One of the complex processing steps involved is the polishing of the wafers, which can adversely affect the yield due to the difficulty in controlling the surface quality across the complete wafer. Small scratches across the surface may affect the current spreading across the LED wafer and ultimately provide a path to short circuiting the complete LED or adversely affecting the forward voltage. Additionally, the thickness of the GaN epi-structure is important for the effective design of the photonic crystal extraction pattern. The high refractive index acts like a highly-multimode waveguide, whereby the thickness determines the number of modes residing in the LED heterostructure. By using a polishing process, poor control over the absolute thickness of the LED structure is achieved, which ultimately affects the overall output of the LED wafers from one processing batch to another. Another complex fabrication step is the definition of small-scale first-order photonic crystal features in the range of 300 nm to 500 nm for the pitch of the features and in the range of 200 nm to 400 nm for the diameter of the hole features. Such patterns are currently defined using either nano-imprinting or holography. The former technique is currently not a proven technique for such small-scale features on LED wafers and only low yields are achieved. In addition, the technique suffers from a higher cost for small manufacturing volumes. The latter lithography technique suffers from complex alignment and stability as well as low volumes.

There is therefore a need for a new type of surface patterned LED, which performs better than conventional surface-roughened or photonic crystal LED device and which can be fabricated in a simple and cost-effective manner.

SUMMARY OF THE INVENTION

According to a first aspect of the present invention, a light-emitting device (LED) comprises:

a first layer comprising a first semiconductor material having a first type of doping;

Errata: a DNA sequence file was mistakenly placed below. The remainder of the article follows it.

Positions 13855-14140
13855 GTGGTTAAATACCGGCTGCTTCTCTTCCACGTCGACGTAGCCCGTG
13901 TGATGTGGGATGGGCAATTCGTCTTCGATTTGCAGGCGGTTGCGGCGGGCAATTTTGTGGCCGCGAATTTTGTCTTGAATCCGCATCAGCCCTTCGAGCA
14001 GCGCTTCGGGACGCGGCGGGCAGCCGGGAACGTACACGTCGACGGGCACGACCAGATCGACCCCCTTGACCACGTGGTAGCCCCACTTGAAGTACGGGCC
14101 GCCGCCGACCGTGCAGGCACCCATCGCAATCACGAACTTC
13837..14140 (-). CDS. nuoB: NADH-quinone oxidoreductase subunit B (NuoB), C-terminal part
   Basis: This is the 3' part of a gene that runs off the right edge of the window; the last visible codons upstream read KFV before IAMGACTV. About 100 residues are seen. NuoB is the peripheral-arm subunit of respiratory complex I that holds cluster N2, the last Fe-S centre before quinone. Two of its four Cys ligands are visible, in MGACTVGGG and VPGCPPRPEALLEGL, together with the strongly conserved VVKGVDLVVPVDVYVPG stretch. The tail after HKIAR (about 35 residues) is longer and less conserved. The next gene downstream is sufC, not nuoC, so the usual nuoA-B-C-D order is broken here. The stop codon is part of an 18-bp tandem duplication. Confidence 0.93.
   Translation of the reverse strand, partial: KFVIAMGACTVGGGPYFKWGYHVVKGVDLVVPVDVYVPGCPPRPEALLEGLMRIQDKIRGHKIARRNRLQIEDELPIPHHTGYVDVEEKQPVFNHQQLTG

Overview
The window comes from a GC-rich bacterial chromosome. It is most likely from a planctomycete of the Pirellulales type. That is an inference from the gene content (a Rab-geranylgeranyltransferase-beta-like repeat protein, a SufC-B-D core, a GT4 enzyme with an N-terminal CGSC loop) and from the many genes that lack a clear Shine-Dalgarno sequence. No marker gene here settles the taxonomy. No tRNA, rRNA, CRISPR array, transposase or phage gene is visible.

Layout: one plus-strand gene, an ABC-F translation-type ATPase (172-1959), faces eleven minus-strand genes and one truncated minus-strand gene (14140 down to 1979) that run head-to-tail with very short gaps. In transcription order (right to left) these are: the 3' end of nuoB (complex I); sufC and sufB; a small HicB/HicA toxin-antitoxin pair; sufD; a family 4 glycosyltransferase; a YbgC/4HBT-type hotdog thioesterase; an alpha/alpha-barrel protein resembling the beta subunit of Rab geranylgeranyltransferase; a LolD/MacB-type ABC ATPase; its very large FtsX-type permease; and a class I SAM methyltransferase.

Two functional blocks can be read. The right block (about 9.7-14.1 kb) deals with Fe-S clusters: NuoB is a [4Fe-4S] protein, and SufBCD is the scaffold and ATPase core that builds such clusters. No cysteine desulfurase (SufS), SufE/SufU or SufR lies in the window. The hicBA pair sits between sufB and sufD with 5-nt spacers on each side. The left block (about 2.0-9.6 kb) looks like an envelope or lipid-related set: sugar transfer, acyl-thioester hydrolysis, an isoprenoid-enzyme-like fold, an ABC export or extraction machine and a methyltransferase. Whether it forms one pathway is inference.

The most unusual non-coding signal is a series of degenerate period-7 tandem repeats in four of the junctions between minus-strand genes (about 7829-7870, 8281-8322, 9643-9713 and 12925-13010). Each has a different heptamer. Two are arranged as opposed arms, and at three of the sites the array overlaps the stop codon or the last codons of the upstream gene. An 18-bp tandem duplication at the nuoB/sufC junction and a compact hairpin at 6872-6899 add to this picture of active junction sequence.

a second layer comprising a second semiconductor material having a second type of doping; and,

a light-generating layer disposed between the first and second layers,

wherein the first layer has an upper surface distal the light-generating layer and a lower surface proximate the light-generating layer and wherein light generated in the light-generating layer emerges from the LED structure through the upper surface of the first layer, the first layer further comprising a tiling arrangement of pyramidal or frustro-pyramidal protrusions of the first semiconductor material from the upper surface surrounded by a material of different refractive index to the first semiconductor material, wherein the tiling arrangement of protrusions and surrounding material comprise a photonic band structure, and wherein the protrusions and their tiling arrangement are configured such that light emerging from the LED structure through the upper surface is substantially more directional than from a Lambertian source.

A Lambertian source emits a luminous flux per unit solid angle that in any direction is proportional to the cosine of the angle between that direction and the normal to the surface from which it is emitted. This leads to a uniform radiance with a spherical distribution. An LED comprising a structure according to the present invention combines greater directionality of emitted light with an improvement in the efficiency with which light generated by the device is coupled into the emitted beam. This is achieved through the innovative tiling arrangement of pyramidal, or frustro-pyramidal, surface projections.

Three particular classes of photonic tiling arrangements are preferred, namely photonic crystals having both short range and long range order, photonic quasicrystals having short range translation disorder but long range order, amorphous tiling patterns having short range separation order but long range disorder. In the case of amorphous, the separation between neighbouring pyramidal regions is fixed while the rotational symmetry is randomised.